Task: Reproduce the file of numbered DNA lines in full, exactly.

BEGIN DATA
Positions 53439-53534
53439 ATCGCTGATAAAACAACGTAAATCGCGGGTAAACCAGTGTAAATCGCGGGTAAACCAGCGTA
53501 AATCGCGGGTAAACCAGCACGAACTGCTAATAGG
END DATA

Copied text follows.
Positions 53439-53534
53439 ATCGCTGATAAAACAACGTAAATCGCGGGTAAACCAGTGTAAATCGCGGGTAAACCAGCGTA
53501 AATCGCGGGTAAACCAGCACGAACTGCTAATAGG